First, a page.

Further research into seismicity caused by natural gas production from the Groningen field is necessary to improve the assessment of seismic risk and develop means to control and reduce it. Research into subsurface aspects is primarily of relevance to assess the seismic hazard component in the cause-and-effect chain that governs the seismic risk. It requires a wide range of research activities that can be broadly classified as follows: • Increasing understanding of the physical mechanisms that govern production-induced seismicity, in particular source mechanisms, compaction behaviour, propagation of energy to the surface, and the effects of fluctuating production. • Reducing uncertainty by acquiring additional field data to improve statistical inference, and developing statistical methods and procedures that can cope with the non-stationary nature of the process. • Developing tools and techniques to improve risk management, and support operational control and policy measures under uncertainty. An essential requirement for further research will be the possibility of developing competing theories for many aspects of the modelling chain. This requires an overall hazard and risk assessment methodology that can accommodate multiple models, and an organisational structure that facilitates the comparison of competing approaches while safeguarding their independent development. This will have to be supported by the availability of reliable data via shared databases. Finally, the scientific community should be prepared to make a major effort to translate their research results into popular scientific versions in order to keep stakeholders abreast of progressive insight into the origin, predictability and prevention of induced seismicity.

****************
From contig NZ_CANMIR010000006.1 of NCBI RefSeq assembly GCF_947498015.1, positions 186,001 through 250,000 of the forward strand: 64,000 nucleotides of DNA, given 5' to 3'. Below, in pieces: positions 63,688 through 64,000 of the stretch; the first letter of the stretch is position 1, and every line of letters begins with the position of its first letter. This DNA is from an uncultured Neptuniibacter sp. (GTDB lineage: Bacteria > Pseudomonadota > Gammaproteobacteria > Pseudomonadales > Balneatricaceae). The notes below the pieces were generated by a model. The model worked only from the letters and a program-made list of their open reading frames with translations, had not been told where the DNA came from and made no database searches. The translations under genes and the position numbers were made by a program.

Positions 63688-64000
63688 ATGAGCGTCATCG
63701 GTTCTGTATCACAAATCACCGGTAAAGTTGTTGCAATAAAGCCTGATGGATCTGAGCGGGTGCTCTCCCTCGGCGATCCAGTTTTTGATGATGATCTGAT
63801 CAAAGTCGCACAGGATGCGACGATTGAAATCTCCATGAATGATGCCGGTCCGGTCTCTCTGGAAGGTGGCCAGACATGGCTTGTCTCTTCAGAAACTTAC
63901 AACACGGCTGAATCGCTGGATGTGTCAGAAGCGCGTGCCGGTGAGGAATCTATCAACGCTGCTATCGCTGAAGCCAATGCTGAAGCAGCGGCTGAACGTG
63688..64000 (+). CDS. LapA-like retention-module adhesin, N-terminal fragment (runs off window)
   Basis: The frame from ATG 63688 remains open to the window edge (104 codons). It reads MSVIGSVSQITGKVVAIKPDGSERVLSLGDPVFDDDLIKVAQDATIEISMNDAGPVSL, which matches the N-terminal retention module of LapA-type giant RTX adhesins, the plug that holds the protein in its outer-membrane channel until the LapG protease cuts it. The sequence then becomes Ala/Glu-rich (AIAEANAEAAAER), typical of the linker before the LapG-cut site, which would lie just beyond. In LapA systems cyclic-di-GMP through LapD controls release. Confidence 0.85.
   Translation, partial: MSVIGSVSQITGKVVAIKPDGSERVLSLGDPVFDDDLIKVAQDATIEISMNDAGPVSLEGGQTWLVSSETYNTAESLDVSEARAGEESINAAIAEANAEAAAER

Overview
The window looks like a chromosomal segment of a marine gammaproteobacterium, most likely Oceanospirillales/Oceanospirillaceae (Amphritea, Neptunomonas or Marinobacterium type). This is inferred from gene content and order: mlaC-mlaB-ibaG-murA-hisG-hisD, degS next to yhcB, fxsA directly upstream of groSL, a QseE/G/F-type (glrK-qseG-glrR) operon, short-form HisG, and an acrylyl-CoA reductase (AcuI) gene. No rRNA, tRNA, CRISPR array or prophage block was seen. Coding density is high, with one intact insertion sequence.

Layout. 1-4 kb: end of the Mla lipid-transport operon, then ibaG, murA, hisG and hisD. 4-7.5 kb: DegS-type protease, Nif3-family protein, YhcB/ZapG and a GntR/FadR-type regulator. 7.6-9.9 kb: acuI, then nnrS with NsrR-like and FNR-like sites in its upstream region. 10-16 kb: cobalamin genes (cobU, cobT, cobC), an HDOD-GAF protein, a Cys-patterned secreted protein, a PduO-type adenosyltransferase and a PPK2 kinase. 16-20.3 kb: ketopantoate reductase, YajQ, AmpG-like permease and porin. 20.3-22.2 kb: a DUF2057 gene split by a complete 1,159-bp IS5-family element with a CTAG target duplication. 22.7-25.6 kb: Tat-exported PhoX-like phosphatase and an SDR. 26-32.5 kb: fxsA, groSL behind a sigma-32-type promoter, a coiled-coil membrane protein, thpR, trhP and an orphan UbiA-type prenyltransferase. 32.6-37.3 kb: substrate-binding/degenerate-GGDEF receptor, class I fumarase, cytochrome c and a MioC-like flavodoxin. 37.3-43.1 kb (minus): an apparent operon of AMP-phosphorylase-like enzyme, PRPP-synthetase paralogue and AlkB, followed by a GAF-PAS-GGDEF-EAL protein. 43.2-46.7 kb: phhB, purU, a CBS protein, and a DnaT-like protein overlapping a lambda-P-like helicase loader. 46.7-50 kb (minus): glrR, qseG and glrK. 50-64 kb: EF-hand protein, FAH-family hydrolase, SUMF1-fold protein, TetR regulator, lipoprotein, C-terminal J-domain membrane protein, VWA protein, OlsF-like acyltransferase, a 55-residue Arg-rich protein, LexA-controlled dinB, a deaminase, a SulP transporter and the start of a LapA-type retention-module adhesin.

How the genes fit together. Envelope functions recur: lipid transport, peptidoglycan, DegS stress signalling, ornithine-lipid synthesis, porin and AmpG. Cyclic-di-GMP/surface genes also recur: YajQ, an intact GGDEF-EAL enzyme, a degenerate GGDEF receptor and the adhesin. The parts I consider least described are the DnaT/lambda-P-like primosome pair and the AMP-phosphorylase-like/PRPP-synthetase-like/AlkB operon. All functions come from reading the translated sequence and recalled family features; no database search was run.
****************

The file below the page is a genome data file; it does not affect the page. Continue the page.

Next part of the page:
Jansen, J. D., & Herber, R. (2017). Research into induced seismicity in the Groningen field - Further studies. Geologie En Mijnbouw/Netherlands Journal of Geosciences, 96(5), s279–s284. https://doi.org/10.1017/njg.2017.21